Amplats CEO Chris Griffith. File picture: Leon Nicholas

Johannesburg - Anglo American Platinum, the world’s largest producer of the metal, said it will seek buyers for some mines after first-half profit dropped 88 percent because a five-month strike in South Africa disrupted mining.

Amplats, as the Johannesburg-based unit of Anglo American is known, is putting four mines and possibly two joint ventures up for sale, it said in a statement today.

It will retain the Mogalakwena open-cast mine, the company’s largest, three other operations and four stakes in joint ventures.

Amplats has had “a number of suitors” for the assets, chief executive Chris Griffith said on a conference call.

“We are in the early stages of the process, so there’s no specific timeline to completion at present,” he said.

“We are already in consultation with government.”

The strike by more than 70,000 miners at Amplats, Impala Platinum and Lonmin cost the companies 23.9 billion rand in revenue and workers 10.6 billion rand in wages by the time it ended of June 24.

The stoppage pushed South Africa’s economy into a first-quarter contraction as mining output plunged in the country that accounts for more than two-thirds of the platinum extracted globally.

Amplats said in January 2013 it planned to sell the Union mine and concentrators, north of Rustenburg.

The company has yet to find a buyer for those assets.


Mechanisation Push


“We will create a company that delivers the majority of its production from mechanised mines” and “operates in the lower half of the cost curve,” the producer said in today’s statement.

The proposed sales will cut its workforce by more than half, reducing the headcount of 50,000 by about 27,000, Griffith said.

Amplats intends to exit its three Rustenburg operations and the Pandora joint venture.

It will retain the remaining smelting and refining assets at both Union and in Rustenburg, today’s statement shows.

It will consider selling its stake in the Bokoni venture with Atlatsa Resources.

“I don’t think there will be that many buyers going around,” Albert Minassian, an analyst at Investec in Cape Town, said by phone.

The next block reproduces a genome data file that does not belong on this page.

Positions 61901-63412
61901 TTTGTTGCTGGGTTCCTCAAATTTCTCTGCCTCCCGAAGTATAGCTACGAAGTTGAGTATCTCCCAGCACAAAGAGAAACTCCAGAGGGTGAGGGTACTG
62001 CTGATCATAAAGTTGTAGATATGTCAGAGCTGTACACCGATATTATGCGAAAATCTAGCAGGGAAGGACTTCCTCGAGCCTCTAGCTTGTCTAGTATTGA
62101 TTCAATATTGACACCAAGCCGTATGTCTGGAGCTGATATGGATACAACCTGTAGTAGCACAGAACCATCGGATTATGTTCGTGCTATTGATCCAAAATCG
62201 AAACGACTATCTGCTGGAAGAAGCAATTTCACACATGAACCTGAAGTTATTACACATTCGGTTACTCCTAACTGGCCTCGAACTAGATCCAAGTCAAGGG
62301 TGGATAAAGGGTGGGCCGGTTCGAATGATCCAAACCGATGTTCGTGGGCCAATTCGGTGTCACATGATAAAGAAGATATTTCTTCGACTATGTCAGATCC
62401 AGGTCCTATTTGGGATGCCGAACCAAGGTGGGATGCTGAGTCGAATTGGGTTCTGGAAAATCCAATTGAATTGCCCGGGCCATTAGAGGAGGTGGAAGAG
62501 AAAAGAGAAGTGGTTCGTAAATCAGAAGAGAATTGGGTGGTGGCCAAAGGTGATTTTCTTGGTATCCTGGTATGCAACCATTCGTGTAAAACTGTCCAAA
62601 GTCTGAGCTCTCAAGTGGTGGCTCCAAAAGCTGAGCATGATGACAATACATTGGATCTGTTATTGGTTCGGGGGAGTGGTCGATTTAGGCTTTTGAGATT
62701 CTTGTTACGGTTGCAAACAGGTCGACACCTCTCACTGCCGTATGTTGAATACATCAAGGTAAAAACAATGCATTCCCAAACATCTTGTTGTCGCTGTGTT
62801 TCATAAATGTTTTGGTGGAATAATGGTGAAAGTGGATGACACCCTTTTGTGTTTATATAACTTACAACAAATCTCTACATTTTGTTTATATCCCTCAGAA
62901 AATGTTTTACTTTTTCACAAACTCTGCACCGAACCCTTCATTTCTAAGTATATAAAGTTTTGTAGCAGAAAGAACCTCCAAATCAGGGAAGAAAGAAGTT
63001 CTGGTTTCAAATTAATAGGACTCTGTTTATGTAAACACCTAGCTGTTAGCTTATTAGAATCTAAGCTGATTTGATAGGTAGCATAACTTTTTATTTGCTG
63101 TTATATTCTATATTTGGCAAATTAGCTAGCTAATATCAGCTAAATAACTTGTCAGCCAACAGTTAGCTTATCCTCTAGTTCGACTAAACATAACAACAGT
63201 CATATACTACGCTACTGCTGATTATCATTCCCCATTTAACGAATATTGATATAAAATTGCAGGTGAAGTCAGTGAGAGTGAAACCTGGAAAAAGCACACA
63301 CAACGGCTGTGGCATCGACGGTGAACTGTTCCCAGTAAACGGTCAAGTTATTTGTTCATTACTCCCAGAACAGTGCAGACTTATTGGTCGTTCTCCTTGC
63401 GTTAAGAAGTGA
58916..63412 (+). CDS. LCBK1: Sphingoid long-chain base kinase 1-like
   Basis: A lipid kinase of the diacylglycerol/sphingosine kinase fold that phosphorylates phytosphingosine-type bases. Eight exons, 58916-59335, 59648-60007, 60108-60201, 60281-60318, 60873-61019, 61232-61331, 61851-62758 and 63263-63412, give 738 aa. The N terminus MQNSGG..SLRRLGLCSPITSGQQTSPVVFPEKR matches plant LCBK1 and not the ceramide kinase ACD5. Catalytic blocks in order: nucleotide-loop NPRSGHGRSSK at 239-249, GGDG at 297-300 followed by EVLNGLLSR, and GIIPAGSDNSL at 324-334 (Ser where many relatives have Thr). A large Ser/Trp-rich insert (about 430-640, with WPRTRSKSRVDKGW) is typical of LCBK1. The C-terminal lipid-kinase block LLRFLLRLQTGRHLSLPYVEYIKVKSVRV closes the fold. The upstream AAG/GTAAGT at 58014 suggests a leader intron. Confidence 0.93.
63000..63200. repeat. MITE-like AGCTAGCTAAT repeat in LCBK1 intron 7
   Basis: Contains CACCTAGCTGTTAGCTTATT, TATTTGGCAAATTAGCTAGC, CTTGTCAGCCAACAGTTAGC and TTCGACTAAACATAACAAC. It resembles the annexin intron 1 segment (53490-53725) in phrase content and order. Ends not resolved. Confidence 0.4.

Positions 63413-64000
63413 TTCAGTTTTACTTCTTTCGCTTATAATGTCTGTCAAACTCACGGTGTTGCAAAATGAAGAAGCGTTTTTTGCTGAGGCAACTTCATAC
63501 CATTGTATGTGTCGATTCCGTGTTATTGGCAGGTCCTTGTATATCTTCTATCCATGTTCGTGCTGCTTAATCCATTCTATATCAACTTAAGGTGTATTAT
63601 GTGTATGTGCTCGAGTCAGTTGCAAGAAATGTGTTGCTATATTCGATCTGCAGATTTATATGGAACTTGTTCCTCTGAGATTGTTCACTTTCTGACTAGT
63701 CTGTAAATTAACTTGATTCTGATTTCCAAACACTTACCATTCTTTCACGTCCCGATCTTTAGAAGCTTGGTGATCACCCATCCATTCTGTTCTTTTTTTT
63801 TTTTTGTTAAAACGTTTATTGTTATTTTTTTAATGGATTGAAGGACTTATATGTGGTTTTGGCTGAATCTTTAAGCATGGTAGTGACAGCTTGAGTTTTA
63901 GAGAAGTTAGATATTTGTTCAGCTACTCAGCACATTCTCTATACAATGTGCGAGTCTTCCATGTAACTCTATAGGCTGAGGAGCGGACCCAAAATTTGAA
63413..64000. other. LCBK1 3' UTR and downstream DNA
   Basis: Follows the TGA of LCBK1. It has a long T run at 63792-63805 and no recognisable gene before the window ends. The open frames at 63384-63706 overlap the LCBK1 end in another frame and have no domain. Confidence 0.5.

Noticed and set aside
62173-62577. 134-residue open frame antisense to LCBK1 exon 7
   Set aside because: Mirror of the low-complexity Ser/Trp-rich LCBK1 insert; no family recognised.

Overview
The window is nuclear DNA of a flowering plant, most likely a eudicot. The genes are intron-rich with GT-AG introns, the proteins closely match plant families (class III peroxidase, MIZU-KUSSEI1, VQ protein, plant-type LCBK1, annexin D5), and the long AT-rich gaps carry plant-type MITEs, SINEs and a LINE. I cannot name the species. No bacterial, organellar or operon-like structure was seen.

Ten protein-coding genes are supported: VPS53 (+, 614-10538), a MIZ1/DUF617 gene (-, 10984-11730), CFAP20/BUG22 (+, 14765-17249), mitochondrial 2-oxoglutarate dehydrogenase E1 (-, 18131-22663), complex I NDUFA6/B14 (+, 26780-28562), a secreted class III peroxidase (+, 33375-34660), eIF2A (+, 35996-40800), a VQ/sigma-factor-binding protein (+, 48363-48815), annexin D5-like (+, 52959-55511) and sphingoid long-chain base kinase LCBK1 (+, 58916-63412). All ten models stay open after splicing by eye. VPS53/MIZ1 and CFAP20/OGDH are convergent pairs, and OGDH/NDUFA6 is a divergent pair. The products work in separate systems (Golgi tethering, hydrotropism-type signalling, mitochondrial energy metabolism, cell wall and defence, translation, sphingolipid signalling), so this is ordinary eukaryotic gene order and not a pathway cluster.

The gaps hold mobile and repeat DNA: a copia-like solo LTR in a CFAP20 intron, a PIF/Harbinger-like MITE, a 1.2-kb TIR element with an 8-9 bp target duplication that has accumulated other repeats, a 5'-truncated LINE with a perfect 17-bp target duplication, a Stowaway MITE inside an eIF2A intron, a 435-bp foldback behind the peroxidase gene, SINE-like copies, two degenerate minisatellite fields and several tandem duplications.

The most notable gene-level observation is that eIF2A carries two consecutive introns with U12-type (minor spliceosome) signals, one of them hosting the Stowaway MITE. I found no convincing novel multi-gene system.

“Even if they sell at a reduced price, the shares may rise because they’re getting rid of something that’s problematic.”

Amplats rose as much as 1.1 percent, and was 0.3 percent higher at 458.72 rand at 10:05 a.m. in Johannesburg.

The stock has advanced 18 percent this year.

Earnings per share excluding one-time items fell to 60 South African cents in the six months, from 5.14 rand a year earlier, Amplats said today.

Net income dropped to 157 million rand from 1.3 billion rand in 2013, it said.


Customers Supplied


Platinum sales decreased to 1.04 million ounces from 1.07 million ounces a year earlier as output slumped 39 percent to 715,200 equivalent refined ounces.

Amplats used stockpiled metal to meet its commitments to users during the strike.

“Contractual supply to customers was uninterrupted,” Amplats said.

Cost of sales increased 27 percent to 26.9 billion rand as the company spent 4.1 billion rand on its strike-hit operations without deriving revenue from sales, Amplats said.

Platinum for immediate delivery fell 7.1 percent to an average $1,438 an ounce in the first half compared with a year earlier.

“Demand growth and significantly reduced South African mining supply due to the strike will result in a platinum market deficit of more than one million ounces,” the company said.

Capital expenditure increased 17 percent to 2.8 billion rand and no dividend was paid, Amplats said.

Refined output and sales will be two million to 2.1 million ounces because Amplats expects its post-strike production to reach a “steady state” by the fourth quarter, it said.

The company previously estimated production at 2.1 million ounces. - Bloomberg News